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James C. Leupold - USFWS American Robin

American Robin

Robin Migration Update: March 4, 1997

Reports of migrating robins are flying into the Journey North office! As you'll discover in reading the data chart below, 59 robins were spotted since our last report. Have you seen your FIRST robin of the season? We're ready and waiting for your report.

How to REPORT:
Simply press the owl button on the left-hand side of this page and a FIELD DATA FORM will appear. If you have any trouble using this system, send a message to our feedback form We'd be happy to help you!

Robin Watching
If you've already spotted your first robin of the season, don't stop looking! You can see many interesting things by observing robins carefully:

  • Watch for the return of the first female robins. The females' feathers are noticeably duller than those of the male. Compared to the males, the females look faded--like clothes that have been through the washing machine too many times. Count the number of days between the arrival of the first robin (presumably a male) and the arrival of the first female. Let us know what you discover by sending e-mail to: jnorth@learner.org
  • Which way was the wind blowing when the robins arrived? As you might expect, robins prefer to travel with the wind at their backs. Please include this information when you submit your report.
  • Give water to the thirsty travelers. You may be lucky enough to see this:

Mrs. Allen's class reported on 2/28/97 from Pueblo, Colorado, "There were 125 to 150 robins in and around Mrs. Allen's yard where she has a small garden pond. An ever- changing group of about 30 birds were drinking at a time. It was cold, about 15 degrees, and sunny. None of the adults we asked could ever remember seeing so many robins at once. Mrs. Allen says it was a wonderful thing to see and she doesn't think she will ever forget it!" garyt@csn.net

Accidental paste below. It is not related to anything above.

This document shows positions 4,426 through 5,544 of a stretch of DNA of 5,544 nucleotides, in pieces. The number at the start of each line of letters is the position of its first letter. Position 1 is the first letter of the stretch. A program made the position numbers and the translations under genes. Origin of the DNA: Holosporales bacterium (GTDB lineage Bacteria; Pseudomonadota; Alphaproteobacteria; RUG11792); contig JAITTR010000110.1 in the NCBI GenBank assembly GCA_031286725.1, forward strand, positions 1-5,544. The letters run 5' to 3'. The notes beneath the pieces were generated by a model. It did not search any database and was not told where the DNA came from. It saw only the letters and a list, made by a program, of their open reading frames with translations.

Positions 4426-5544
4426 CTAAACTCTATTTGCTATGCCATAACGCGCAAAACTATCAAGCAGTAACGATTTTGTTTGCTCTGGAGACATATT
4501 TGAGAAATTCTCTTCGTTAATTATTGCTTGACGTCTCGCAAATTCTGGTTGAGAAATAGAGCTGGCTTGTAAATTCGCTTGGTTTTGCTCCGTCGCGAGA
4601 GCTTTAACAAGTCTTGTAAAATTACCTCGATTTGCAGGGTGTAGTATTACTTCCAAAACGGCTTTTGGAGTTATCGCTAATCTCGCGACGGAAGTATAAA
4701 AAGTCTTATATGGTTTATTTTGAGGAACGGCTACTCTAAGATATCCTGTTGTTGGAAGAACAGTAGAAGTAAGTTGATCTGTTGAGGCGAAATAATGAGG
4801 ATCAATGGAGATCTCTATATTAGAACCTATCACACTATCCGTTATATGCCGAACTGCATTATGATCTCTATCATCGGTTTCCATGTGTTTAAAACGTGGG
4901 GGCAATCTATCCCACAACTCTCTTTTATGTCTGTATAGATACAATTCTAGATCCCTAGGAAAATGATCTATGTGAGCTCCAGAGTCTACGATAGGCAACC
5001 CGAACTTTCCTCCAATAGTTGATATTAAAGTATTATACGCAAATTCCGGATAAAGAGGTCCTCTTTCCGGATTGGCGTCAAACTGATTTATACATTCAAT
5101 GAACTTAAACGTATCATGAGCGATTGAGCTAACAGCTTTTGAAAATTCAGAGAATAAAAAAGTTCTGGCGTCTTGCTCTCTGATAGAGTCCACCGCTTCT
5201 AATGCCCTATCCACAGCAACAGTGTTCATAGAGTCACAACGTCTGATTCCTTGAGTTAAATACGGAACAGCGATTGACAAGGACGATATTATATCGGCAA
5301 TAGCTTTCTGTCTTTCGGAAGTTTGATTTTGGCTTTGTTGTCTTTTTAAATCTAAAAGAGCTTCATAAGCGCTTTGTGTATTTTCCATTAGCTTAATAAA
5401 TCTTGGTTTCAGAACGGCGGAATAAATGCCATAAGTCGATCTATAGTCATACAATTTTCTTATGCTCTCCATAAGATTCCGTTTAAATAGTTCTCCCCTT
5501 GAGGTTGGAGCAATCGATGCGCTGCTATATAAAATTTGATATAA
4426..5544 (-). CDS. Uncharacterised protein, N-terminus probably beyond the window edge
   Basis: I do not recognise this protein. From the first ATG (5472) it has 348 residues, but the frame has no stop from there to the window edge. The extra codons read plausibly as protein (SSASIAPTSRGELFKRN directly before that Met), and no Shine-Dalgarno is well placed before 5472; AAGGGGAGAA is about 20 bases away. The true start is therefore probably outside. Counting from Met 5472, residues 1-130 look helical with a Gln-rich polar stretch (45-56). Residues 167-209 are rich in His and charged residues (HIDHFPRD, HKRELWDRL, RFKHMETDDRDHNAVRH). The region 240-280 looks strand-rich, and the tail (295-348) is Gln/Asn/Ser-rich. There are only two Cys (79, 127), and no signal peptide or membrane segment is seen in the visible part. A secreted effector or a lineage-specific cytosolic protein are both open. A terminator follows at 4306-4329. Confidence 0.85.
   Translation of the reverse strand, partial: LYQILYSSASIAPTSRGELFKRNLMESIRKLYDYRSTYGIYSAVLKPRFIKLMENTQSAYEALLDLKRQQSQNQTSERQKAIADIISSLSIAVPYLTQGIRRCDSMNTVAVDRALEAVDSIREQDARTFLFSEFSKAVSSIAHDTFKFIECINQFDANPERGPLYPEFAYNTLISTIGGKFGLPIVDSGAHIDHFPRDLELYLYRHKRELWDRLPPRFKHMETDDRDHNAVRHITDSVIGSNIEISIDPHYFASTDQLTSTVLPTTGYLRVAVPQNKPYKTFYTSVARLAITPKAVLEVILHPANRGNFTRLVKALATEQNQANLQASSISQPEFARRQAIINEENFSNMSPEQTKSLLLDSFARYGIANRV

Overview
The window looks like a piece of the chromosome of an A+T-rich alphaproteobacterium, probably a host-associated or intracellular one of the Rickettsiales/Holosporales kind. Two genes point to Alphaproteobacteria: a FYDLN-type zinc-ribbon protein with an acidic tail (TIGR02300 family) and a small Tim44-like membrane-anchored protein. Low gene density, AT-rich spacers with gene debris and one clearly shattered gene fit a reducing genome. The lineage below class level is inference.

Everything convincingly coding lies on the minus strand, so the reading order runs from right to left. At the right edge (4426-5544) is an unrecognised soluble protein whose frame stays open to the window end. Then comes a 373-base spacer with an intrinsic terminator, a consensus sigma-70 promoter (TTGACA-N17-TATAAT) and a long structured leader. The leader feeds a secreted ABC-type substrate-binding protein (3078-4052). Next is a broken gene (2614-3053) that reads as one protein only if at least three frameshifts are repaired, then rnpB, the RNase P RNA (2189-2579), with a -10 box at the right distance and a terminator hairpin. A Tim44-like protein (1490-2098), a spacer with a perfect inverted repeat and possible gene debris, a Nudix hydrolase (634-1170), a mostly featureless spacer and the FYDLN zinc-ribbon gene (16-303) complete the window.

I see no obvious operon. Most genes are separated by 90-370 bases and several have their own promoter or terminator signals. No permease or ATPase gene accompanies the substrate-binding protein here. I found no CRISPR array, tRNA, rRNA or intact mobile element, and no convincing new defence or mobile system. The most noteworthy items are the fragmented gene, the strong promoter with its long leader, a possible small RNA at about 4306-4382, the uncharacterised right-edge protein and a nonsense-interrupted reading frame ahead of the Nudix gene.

• Watch for battles between the males. If you see one, send an e-mail message to Journey North and describe what you saw. There are stories of robins who battle their own reflections in a window-- sometimes to the point of hurting themselves!
  • Count the number of times a robin sings in 10 minutes. Birdsong is really a battle cry, used by the male robin to tell others he's defending an area. Birds sing far more frequently in the spring while setting up territories. If you were to spend 10 minutes listening in August it would seem very quiet.

Challenge Question # 4
"Why do you think male robins return before the females? What are the advantages and disadvantages of arriving early in the spring?"

To respond to this Challenge Question please follow the instructions at the end of this report.


Claudia Fonkert, Macalester College

Uriah McKinney, Macalester College

You're the Scientist
If you look in a field guide to birds, you'll find a "range map" like the map above on the left. The colors on the range map show where robins are "supposed" to be during the winter, year-round, and during the breeding season. Compare this range map to the map on the right. It was created from Journey North's winter robin survey data.

Challenge Question # 5
"What differences do you see between the Journey North data and the range map? How many reasons can you name that might explain these differences?"

How to Respond to Today's Challenge Questions:
Please do not answer both questions in one message!

How to Respond to Journey North Robin Challenge Question # 4

  1. Address an e-mail message to: jn-challenge-robin@learner.org
  2. In the Subject Line of your message write: Challenge Question # 4
  3. In the body of the message, give your answer to this question:

Challenge Question # 4 "Why do you think male robins return before the females? What are the advantages and disadvantages of arriving early in the spring?"

How to Respond to Journey North Robin Challenge Question # 5

  1. Address an e-mail message to: jn-challenge-robin@learner.org
  2. In the Subject Line of your message write: Challenge Question # 5
  3. In the body of the message, give your answer to this question:

Challenge Question # 5
"What differences do you see between the Journey North data and the range map? How many reasons can you name that might explain these differences?"

Don't Forget!
Please include the name of your school and your location so we can credit you properly for your answers.

The Next Robin Migration Update Will be Posted on March 11, 1997